By greeting ourselves with compassion.
By offering ourselves gentle care (and not a little chocolate or a good, stiff drink once in a while).
And by reaching out for support.

::: ::: ::: :::

Autumn is the season of grief and letting go.

If we have grief or sadness around anything, this is the perfect time to talk a long, windy walk and let our grief flow through us and pour from us. Let it wash down our hearts and into the ground, where it can be recycled and renewed.

The more we feel, the more we grow.
And when we give ourselves the space to feel, we heal as well.




None of us is just one thing.



None of us is just one thing. We are not mono dimensional creatures; we are rich combinations of the infinitely varied archetypes. Each of us is part heroine or hero and part coward; part parent and part child; part saint and part thief. It is in learning how to identify these great archetypal motifs within ourselves, learning to honor each one as a legitimate human trait, learning to live out the energy of each in a constructive way, that we make inner work a great odyssey of the spirit.

Robert A. Johnson




Being seen.

I have longed to be seen, really seen, deeply seen for a long time. I get some of that desire filled by friends, my husband, and kids. But today, I sat down and went through some old emails and FB chats and found that I have been seen. I just needed to collect all of the love and let it fill me.

She said…thank you for your courage and conviction.

She said…I love that you put real photos of yourself, not half-hidden, owning what you’re doing.

She said…thanks for listening; there is no need to disguise or hold back with you.

She said…you are a wonderful, informative, and thoughtful speaker.

He said…it seems to me that you have found or created the only things worth having in life.

She said…you are very powerful.

She said…THANK  YOU!

She said…Grateful for you!

She said…I value your down-to-Earth approach to healing.

She said…You rock!

She said…you have the perfect blend.

He said…in the long run you will be much happier.

She said…I am so proud of you.

She said…I love you.

He said…I couldn’t have gotten through that without your help.

She said…you’re flawless.

She said…you have a really different perspective; I’m glad for new ideas.

She said…I always trust you with my creative side.

She said…you’re the one I tell first.


She said…hearing your story really helped me.

She said…I could not have healed this much with you.

She said…doing that helped me heal.

She said…thank you for not judging.

They said…this weekend changed my life.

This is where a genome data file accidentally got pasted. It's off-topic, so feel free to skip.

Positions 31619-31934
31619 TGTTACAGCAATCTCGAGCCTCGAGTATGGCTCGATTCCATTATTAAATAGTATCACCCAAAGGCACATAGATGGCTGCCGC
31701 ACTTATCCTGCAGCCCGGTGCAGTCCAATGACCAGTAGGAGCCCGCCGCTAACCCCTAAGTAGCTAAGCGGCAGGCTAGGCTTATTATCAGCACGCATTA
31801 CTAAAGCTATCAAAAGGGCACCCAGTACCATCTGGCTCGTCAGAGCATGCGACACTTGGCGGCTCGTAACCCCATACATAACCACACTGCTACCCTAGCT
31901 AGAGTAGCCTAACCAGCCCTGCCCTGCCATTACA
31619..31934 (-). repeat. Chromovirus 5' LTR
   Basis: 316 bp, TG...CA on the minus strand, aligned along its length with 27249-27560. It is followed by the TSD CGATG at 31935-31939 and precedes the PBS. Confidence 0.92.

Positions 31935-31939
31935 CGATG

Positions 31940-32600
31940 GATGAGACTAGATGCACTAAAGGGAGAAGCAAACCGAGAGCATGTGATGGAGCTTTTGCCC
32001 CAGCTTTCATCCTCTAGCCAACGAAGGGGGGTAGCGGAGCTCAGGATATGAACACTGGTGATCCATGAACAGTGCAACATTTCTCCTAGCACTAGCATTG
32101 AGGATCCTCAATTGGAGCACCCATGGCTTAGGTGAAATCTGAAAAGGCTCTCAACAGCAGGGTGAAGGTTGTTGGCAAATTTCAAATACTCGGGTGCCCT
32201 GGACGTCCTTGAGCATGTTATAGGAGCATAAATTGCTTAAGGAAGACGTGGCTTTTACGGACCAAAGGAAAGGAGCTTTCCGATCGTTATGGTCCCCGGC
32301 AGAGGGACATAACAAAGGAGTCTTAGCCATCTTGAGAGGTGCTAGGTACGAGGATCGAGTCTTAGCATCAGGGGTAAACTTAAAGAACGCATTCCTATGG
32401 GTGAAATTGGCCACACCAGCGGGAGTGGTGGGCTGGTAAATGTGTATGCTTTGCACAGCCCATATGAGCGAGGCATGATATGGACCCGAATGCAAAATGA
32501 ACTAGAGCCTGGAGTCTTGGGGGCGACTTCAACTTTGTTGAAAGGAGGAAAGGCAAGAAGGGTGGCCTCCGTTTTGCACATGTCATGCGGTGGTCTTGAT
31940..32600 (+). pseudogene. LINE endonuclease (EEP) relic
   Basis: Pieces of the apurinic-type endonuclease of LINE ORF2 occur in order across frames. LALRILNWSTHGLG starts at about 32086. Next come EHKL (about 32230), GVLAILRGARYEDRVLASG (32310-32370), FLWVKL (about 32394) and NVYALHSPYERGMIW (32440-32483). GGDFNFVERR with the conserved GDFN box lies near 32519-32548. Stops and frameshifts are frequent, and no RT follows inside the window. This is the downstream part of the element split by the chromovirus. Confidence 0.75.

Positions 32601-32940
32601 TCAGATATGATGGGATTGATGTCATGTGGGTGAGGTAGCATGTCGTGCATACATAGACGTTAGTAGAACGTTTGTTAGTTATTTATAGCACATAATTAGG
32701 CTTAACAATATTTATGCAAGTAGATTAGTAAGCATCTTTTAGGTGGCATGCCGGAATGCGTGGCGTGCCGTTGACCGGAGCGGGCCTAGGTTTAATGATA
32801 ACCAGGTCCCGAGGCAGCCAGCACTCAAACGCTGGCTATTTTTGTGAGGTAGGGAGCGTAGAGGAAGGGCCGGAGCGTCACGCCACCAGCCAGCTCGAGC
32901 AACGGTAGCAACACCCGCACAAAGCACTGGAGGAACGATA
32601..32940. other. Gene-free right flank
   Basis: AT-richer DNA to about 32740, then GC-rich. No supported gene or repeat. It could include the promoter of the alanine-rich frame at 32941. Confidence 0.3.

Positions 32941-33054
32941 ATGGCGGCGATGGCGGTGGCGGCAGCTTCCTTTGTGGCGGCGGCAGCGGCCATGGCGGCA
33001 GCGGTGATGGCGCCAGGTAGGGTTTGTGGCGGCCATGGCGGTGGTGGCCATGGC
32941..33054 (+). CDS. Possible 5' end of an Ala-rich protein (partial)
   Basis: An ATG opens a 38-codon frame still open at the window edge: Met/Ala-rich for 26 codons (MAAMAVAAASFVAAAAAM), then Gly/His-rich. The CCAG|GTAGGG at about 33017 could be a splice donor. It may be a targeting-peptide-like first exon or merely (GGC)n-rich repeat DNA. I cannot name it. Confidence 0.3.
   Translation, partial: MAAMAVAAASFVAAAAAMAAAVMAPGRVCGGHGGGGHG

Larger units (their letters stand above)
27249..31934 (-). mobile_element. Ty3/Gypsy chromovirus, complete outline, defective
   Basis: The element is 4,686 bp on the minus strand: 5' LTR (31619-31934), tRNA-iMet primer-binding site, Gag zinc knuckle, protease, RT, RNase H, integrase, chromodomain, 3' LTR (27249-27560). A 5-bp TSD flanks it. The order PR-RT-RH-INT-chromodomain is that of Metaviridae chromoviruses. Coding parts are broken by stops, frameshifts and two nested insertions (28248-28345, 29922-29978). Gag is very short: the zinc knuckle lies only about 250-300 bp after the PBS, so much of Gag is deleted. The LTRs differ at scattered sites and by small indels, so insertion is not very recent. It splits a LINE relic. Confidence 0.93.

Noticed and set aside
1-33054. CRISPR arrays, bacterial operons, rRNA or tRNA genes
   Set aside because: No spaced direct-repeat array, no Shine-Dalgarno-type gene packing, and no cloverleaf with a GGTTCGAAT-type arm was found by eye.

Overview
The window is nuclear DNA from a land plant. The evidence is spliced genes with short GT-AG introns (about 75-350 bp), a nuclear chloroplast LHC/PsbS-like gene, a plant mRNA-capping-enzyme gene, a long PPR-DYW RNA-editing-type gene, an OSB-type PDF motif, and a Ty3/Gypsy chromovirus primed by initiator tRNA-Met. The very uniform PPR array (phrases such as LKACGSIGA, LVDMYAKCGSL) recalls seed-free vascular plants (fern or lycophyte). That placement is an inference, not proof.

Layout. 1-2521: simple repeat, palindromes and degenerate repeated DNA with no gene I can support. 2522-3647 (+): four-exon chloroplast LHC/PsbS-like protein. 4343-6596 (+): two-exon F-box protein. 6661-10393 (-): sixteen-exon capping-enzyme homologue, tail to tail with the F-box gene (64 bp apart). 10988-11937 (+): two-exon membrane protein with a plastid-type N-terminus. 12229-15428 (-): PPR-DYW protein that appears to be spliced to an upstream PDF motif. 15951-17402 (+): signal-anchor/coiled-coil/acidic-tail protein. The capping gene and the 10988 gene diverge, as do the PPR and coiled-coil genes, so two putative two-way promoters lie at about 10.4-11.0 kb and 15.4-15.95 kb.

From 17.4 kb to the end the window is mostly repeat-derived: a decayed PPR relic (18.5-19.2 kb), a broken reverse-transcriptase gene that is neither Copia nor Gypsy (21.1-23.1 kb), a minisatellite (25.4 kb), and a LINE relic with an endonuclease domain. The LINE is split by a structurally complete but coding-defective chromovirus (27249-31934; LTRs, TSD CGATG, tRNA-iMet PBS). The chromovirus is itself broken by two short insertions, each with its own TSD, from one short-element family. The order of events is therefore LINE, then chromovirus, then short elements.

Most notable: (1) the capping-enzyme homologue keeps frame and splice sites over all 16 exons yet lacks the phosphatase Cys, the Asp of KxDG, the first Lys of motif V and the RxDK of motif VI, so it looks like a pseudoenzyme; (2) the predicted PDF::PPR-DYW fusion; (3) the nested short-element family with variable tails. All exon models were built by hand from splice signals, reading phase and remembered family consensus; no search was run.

She said…you are amazing.

She said…I see your gentle rock-and-roll soul.

::: ::: ::: :::

What a gift it is to be seen. My heart is so full.

Thank you, you beautiful soul tribe. I am so grateful to serve you and know that this is how it looks and feels to you. Thank you for reflecting it back to me.




This ring is too big. And just right.

wedding ring

This is my engagement ring (and wedding band- but look at the engagement ring, k?).

I was thinking of it because tomorrow is my 18th wedding anniversary. And also because we were at the Wachusett Applefest yesterday and there were just…a whole lotta engagement rings to notice. [Seriously, they were built to be noticed. Very large.]

You’re probably noticing a few unique things about this engagement ring.
It’s got pearls, not diamonds.
It’s rather simple.
It doesn’t match the wedding band.
I’m wearing it closer to the hand (the engagement ring is usually closer to the knuckle).

What you can’t necessarily see is that this ring is also too big.

::: ::: ::: :::

I found this ring four years after I got married.

I really, really never wanted a diamond engagement ring.
My heroine, Anne of Green Gables, asked for pearls in her engagement ring because they symbolize tears. And she wanted all kinds of tears in her life and her marriage. Happy tears and sad ones. I loved this idea.

So, when we got engaged, I told my then-boyfriend that I didn’t want a diamond.
I think he was secretly relieved about this.

We looked for several months but never found anything that worked with our rings.
We went ahead and got married with no engagement ring, much to my mother’s chagrin. (She wanted diamonds so. very. badly. #sorrynotsorry)

::: ::: ::: :::

Four years later we were in a market stall in Brighton, England and there was this ring.

I immediately fell in love with it.

I cannot tell you exactly why. Other than I noticed it immediately, I kept coming back to it, and it made me smile insanely every time I put it on.

I bought it for £14.
Which really, is like getting your engagement ring for free, isn’t it?

The ring is too big, and I’ve never had it sized.
I wear it close to the hand because I like how it looks, I’m not much on convention, and it would fall off if I didn’t have the wedding band to hold it on.

I really, really love this ring.

::: ::: ::: :::

It is worth waiting to have what you most want.

I never found quite what I wanted in the ring department, so I waited.
I waited until I found the exact right one.
And it was so worth it.

The thing you most want- it exists out there somewhere. Wait for it.
And when you find it, be prepared to make the sacrifice, take the leap, offer the money [or your heart], or reach out from your own fear and go after it.

Also be prepared for it to be a little different than you expected.
Maybe the packaging is a little big.
Maybe it’s a different color or shape than you expected.

But when it’s right, it’s right.
And Life only offers a few chances to take those things.

We spend plenty of time with Life asking us to learn things we don’t necessarily want to learn.
So when that thing comes that you want- keep stepping forward to make it happen.
Say ‘no’ to the ‘almost.’

It really is worth it.
Because it feels so good.